Disturbing number of college presidents not confident in their own school's financial stability

Less than two-thirds of college presidents say they are confident that their schools will be financially stable in just five or ten years.

The survey results were released prior to schools taking drastic moves to combatting the coronavirus outbreak.

One expert said the coronavirus pandemic could impose a significant financial burden on colleges.

A survey of college presidents shows that less than two-thirds of college presidents are confident in their school's future financial stability. 

Inside Higher Ed’s latest Survey of College and University Presidents conducted by Gallup asked 746 campus presidents a series of questions regarding his or her institution’s finances. It is important to note that responses were cast before the onset of the coronavirus in the United States, which a number of experts have said will impose significant financial burdens on colleges. 

“Every residential college and university in America relies on that auxiliary revenue stream. It is baked into the budget,” W. Joseph King, president of Lyon College in Arkansas said, as Campus Reform previously reported.

"Significant refunds will cause real problems at many institutions. It will just be worse for those with tighter or deficit budgets," Lyon said.

The respondents to the survey included presidents from public doctoral, public master’s and baccalaureate, community, private doctoral and master’s, and private baccalaureate colleges.  

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Inside Higher Ed asked respondents about how confident they are that the school they lead will be financially stable in five and ten years. As shown in the chart, confidence has risen steadily since 2014, except for the decline in 2015. However, as of the last survey, fewer than two-thirds of college presidents now believe that their university will be “financially stable” in the next five years. When looking at the predictions of financial stability for the next ten years, that level of confidence drops by an average of ten percentage points. 

Accompanying these results comes more discussions about colleges merging or consolidating. Sixteen percent of all respondents admitted to conducting “serious” talks about a merger while only seven percent reported they would “likely” merge with another institution. Thirty percent said they have held “serious” discussions about consolidation. 

Most colleges agree that they “should” work cooperatively rather than competitively as evidenced in more than fifty percent responding positively to “sharing administrative functions” and “combining academic programs.” However, only thirteen and ten percent, respectively, say they will likely follow through on those actions.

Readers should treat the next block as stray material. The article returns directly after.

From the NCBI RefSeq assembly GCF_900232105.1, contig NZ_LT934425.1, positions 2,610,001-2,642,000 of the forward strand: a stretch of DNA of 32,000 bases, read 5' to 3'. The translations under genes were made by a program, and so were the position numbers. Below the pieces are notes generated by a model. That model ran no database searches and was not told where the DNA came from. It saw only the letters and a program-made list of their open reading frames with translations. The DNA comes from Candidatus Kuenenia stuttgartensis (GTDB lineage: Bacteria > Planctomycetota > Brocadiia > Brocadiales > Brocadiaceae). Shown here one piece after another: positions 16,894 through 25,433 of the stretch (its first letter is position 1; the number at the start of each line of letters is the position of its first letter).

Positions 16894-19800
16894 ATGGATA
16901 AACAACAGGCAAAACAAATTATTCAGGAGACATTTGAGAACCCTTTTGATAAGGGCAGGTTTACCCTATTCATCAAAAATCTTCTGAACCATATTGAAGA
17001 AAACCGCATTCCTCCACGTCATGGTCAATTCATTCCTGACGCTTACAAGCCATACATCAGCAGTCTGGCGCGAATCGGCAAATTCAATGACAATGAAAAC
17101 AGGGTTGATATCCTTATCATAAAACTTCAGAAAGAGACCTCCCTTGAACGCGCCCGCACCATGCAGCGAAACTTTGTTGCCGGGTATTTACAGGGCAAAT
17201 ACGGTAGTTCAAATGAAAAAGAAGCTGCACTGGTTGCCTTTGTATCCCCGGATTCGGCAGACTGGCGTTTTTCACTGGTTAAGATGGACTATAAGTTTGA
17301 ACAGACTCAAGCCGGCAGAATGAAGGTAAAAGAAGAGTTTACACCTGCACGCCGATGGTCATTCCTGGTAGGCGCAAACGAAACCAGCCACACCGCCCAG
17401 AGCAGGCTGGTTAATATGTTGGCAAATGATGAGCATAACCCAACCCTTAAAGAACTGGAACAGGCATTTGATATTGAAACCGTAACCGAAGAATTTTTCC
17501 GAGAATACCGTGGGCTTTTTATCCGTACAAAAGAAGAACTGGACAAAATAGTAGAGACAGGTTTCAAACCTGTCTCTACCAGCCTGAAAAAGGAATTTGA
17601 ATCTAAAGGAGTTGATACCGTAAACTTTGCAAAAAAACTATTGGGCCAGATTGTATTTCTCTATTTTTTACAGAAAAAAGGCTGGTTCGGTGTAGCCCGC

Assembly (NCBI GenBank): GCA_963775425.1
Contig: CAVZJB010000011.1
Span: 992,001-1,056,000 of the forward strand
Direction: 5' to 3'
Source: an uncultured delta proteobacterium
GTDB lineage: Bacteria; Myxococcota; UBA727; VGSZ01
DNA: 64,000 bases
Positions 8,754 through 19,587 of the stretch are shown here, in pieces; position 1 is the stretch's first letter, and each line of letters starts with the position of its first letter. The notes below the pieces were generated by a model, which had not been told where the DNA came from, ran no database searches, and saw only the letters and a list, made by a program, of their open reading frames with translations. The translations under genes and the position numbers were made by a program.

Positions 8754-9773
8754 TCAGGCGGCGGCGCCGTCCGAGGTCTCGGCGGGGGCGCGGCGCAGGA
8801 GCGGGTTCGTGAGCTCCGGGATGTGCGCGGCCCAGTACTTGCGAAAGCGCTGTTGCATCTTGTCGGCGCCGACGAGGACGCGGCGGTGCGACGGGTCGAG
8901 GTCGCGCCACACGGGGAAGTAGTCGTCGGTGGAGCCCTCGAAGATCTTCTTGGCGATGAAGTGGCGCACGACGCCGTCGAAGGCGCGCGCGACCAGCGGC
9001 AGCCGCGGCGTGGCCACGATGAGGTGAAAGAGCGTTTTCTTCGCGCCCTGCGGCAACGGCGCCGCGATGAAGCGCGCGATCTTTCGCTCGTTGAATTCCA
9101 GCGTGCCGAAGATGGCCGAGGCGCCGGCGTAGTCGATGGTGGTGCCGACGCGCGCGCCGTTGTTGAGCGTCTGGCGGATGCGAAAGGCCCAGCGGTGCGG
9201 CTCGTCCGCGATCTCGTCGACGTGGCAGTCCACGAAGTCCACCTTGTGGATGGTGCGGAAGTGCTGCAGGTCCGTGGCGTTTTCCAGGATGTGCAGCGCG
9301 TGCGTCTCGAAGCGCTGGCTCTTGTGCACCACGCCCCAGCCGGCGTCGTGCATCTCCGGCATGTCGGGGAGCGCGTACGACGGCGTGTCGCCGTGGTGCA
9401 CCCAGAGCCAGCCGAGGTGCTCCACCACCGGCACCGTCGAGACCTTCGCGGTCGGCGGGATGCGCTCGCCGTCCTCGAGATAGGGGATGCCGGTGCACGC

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This survey found that college presidents staunchly disfavor the Democratic party’s call for free public college and cancellation of student debt. Only twenty-two percent of the more than 700 respondents admitted to supporting such proposals. 

When asked why they think such a low number of college presidents favor tuition-free college, the Carolina Young Democratic Socialists told Campus Reform in a statement, “the managers and technocrats of any present systems are allergic to change, even if that change means progress. Those who benefit from the status quo are never going to change a system.” 

“Our goal is to create new institutions that are universal, people-powered, and are not impenetrable to much-needed adapatation [sic] and change — in short: socialism,” continued the Carolina Young Democratic Socialists.

Respondents were also asked for their opinion on why there has been such a decline in public support for higher education. 

Ninety-six percent cited “affordability and student debt” while just over seventy percent cited “the perception of liberal bias.” Tre Black , chairman of Memphis Socialist Student Collective, told Campus Reform that these statistics are “staggering,” because the presidents “believe that college affordability is hurting public opinion of higher education; yet the [sic] oppose any measures to fix [it].” 

Morley Winograd, president and CEO of Free College Now, told Campus Reform, “If [college presidents] wanted to change those attitudes they would not only support making college tuition-free they would take steps to make their own institutions more affordable and less financially burdensome. If they don't, they will  be run over by the momentum that now exists at the state level for making at least community colleges tuition-free, an issue that 22 states of all political persuasions have begun to deal with.”

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The study also found that, while a majority of public university leaders support the notion of institutions publishing “information about the financial sustainability of colleges,” only twenty percent of private college presidents do. Black told Campus Reform that this is “tragically comedic.” “We must have more accountability for all schools, but especially private schools. We should be re-examining the role that private universities should play in our education system. (Hint: they shouldn’t).” 

In a final statement, Winograd told Campus Reform, “[College presidents] are so out of touch with their students and with most American families.” 

Follow the author of this article on Twitter: @redwave1776 and Instagram: @enna.marie3519